"My comfort level in this position is good," said So'oto. "Having that Samoan mentality, I've always wanted to go out and hit someone."
When So'oto came to BYU from Carlsbad High School as a true freshman, he was tested by some of the upper classmen playing the linebacker position. The linebackers pressed and jammed him at the line of scrimmage, only to find themselves knocked down to the turf. From that day on, Coach Tidwell name So'oto the "Terminator."
"Yeah, I remember that," said a chuckling So'oto. "I've been itching to hit someone. We've only been practicing in these thud pads, so I haven't been able to hit yet. I've been looking forward to it and it's been fun so far."
Knowing he was going to make the switch, So'oto put a lot of effort into developing himself in the offseason for the position.
"I've had a good offseason," So'oto said. "I had to condition myself for defense because it's a lot different than offense. Strength-wise I've been getting myself where I need to be. I don't have to try and keep the weight off now and have been getting heavier. I'm now at 248 and sometimes get to 250 pounds at times, but I'm still moving well.
"I've been watching a lot of film. I've been doing a lot of extra conditioning with the help of Coach Alba. I'm just trying to get into extra good shape. I want to be able to put myself in the position to make plays on a consistent basis, so as far as conditioning goes I've been working really hard and even when I feel like I want to give up, I don't. Even if I feel I can't walk, I'm still out there trying to help my team."
When switching from one position to another, the comfort level a player has with the position will determine how effective he is. Reading and reacting to what the offense is doing takes away precious time and hinders a player from being able to put himself into a position to make plays. On the observation front, So'oto looks comfortable and flows well to the ball, which is a good sign because he is reading less and his reactions are becoming second nature.
"We've only been practicing a couple of days now and have run a couple of defenses," said So'oto. "I'm just trying to perfect myself within those couple of defensive packages so I have a good foundation to work from. Once I get a solid foundation of what our defense is, I'll slowly work from there by learning the different calls. I'm doing well so far and will keep progressing, so when it comes time to play in the games, I'll just go out there and play football."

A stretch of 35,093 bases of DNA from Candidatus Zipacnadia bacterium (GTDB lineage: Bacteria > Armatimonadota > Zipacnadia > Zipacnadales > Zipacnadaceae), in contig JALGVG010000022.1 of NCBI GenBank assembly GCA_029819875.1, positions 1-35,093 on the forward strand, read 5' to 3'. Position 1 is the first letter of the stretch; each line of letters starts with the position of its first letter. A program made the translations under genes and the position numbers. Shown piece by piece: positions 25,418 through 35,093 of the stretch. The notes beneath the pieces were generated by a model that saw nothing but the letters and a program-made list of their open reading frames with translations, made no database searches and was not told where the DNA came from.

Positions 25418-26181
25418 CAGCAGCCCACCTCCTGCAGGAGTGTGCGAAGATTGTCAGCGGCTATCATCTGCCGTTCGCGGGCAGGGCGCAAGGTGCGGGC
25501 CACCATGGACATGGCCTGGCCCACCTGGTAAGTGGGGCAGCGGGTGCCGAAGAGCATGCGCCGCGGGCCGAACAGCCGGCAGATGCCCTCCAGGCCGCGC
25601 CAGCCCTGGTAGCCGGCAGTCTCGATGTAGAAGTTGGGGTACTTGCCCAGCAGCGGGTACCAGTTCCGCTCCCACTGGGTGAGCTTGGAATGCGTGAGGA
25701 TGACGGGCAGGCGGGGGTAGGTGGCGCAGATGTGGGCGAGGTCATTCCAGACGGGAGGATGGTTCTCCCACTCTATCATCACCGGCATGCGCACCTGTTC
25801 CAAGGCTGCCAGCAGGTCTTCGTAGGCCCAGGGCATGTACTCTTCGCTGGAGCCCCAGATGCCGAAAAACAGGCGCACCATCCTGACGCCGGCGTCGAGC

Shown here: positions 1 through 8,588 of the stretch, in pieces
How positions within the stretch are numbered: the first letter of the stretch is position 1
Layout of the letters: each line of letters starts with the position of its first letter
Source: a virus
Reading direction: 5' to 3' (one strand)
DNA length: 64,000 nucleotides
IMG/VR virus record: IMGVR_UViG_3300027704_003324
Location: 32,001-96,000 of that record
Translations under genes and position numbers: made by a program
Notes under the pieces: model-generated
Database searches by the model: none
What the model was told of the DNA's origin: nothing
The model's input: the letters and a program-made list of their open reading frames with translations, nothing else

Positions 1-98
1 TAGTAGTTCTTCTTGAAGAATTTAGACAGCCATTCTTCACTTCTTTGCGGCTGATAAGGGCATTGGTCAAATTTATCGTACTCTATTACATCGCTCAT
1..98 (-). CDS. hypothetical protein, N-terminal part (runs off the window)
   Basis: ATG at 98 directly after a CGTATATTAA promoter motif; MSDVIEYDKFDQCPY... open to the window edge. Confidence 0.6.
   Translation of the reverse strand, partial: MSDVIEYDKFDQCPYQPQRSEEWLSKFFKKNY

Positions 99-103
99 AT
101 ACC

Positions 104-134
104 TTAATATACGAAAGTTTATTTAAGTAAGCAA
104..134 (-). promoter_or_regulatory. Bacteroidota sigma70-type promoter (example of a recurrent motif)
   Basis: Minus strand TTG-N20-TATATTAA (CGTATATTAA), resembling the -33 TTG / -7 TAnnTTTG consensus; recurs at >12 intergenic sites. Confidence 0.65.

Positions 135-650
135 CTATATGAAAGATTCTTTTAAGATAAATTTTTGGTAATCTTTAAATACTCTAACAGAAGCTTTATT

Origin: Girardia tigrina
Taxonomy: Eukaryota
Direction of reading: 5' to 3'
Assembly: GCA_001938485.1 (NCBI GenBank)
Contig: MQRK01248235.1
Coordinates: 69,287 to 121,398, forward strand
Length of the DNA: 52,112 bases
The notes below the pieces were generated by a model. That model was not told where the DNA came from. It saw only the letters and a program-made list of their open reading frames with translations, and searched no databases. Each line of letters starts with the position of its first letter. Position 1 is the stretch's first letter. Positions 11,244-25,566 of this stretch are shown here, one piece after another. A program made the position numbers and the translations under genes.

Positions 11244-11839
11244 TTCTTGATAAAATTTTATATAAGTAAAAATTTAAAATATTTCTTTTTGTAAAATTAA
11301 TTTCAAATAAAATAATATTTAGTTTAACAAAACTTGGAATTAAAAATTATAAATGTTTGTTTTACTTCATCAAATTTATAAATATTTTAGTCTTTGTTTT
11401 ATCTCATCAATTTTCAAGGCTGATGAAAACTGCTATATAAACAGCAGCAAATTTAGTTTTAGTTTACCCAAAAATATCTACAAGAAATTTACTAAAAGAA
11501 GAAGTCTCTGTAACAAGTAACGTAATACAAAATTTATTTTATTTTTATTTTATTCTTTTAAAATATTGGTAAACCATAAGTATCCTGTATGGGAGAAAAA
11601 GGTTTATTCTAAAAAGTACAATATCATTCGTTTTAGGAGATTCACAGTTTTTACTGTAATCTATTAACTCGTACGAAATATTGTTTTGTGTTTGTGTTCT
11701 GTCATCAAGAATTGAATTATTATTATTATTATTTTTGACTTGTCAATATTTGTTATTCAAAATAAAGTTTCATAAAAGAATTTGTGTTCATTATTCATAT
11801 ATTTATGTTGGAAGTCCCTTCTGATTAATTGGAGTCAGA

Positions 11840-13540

To further his personal development, So'oto has had a lot of team support after the switch to linebacker. Many of his fellow teammates have mentored him in various aspects of the position.
"David Nixon has really helped me out a lot," So'oto said. "Bryan Kehl has also helped me and Grant Nelson [has too]. Jan [Jorgensen] has helped me out on my pass rush because he's the rush master from the outside. Coleby Clawson from Snow Junior College played defensive end, and so he has a good background in beating those larger offensive tackles. He's been helping me on how to be a more efficient pass rusher from the outside, so as a linebacker core they've really gathered around me and have made the switch a lot easier."
So'oto has been learning how to be a more effective pass rusher from the outside due to the fact that he's playing boundary linebacker. It's a position that rushes the quarterback more, while the field outside linebacker drops back into coverage more.
"The two positions do much of the same things," So'oto said. "It's just that [on] the boundary side you have less field to work with. The main difference is the field outside linebacker is more of a cover guy. That's why Bryan Kehl had all of those interceptions last year for outside linebackers. The boundary outside linebackers seem to rush more, which is why Nixon had most of the sacks. It does kind of vary at times. Right now I'm playing boundary outside linebacker, but I am learning both positions. Hopefully one day I'll be able to play both."
"It's funny," said a chuckling So'oto. "I don't care who I butt heads with, I just know I'm going to win. No, they're all a bunch of great guys and I'm really close with Dennis and Andrew. We all have lockers right next to each other. It's really funny playing against these guys now. It's different and we joke about it all the time. They always say, ‘Oh, I'm going to get you next time.' They say things like that and we have a lot of fun with it. I'm having a lot of fun out there."